WORLD

Palestinian leader urges ‘historic' Mideast peace deal

PALESTINIAN LEADER URGES ‘HISTORIC MIDEAST PEACE DEAL

Palestinian President Mahmoud Abbas on Monday called for forging "a historic peace deal" with Israel in line with the notion of a two-state solution to the decades-long conflict.

Abbas issued his appeal in an address he delivered at the 29th African Union Summit currently underway in Ethiopian capital Addis Ababa.

The Palestinian leader also urged African leaders to condition their relationship with Israel on the latter's commitment to ending its 50-year-old occupation of Palestinian land.

"Israeli participation in African regional conferences only encourages it to continue its arrogance and policies of occupation and to continue denying the rights of the Palestinian people to freedom, sovereignty and independence," Abbas said.

He went on to voice hope that AU member states would help change "the bitter reality experienced by our people as a result of the ongoing [Israeli] occupation".

Abbas added: "African support for resolutions in favor of Palestine in international forums will protect the two-state solution and contribute to the preservation of the rights of the occupied -- the Palestinians -- until peace is achieved."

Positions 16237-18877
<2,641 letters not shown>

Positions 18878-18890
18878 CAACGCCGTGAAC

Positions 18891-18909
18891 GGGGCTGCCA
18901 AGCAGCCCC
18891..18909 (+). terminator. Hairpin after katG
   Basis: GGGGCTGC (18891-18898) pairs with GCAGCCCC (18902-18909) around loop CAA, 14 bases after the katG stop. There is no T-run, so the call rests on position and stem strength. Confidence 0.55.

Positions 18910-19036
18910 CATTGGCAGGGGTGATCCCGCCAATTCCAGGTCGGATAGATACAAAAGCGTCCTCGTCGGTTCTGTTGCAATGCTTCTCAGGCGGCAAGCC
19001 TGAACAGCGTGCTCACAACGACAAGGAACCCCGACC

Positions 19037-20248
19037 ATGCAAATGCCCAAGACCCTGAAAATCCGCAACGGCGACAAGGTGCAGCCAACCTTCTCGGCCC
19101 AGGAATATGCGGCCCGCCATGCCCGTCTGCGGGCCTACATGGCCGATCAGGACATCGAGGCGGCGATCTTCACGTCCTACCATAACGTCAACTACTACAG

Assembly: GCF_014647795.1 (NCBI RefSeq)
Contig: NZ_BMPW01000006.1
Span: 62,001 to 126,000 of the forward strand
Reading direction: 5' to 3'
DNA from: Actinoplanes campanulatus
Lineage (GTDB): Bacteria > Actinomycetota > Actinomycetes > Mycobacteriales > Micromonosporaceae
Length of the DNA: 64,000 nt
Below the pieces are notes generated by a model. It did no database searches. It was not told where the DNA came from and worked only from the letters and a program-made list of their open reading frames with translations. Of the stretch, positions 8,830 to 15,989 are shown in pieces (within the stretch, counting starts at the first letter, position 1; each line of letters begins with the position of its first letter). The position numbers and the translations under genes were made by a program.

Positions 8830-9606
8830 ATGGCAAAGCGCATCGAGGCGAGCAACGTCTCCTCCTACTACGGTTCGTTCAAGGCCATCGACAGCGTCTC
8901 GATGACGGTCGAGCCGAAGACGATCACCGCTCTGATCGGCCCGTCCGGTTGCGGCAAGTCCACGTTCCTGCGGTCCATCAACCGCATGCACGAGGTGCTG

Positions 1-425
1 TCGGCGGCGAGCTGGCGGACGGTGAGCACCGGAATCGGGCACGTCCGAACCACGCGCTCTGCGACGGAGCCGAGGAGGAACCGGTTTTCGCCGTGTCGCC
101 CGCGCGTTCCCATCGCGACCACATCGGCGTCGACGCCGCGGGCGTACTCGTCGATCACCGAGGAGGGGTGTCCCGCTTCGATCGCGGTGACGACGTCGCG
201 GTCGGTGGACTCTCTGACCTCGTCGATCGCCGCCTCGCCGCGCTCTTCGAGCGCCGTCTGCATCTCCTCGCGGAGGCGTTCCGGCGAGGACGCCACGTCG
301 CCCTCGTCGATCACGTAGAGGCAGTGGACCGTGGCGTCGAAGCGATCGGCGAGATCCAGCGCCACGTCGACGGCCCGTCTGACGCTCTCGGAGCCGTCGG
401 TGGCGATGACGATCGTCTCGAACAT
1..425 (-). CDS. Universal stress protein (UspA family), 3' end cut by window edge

"Resolving the question of Palestine by achieving a just solution is the key to peace in the region," he said. "This will eliminate pretexts used by terrorist groups in the region and contribute to regional security and global peace."

"Recent overtures in this regard by U.S. President Donald Trump have come at the right time; there is now a glimmer of hope for peacemaking," the Palestinian president asserted.

"We are now waiting for Israel to respond to President Trump's initiative for a historic peace deal based on the notion of a two-state solution," he said.

During a May visit to the occupied West Bank city of Bethlehem, Trump had vowed "to do everything" he could to bring about a final Palestine-Israel peace settlement.

U.S.-sponsored peace talks collapsed in 2014 over Israel's refusal to halt settlement-building activity in the occupied Palestinian territories.

Contact Us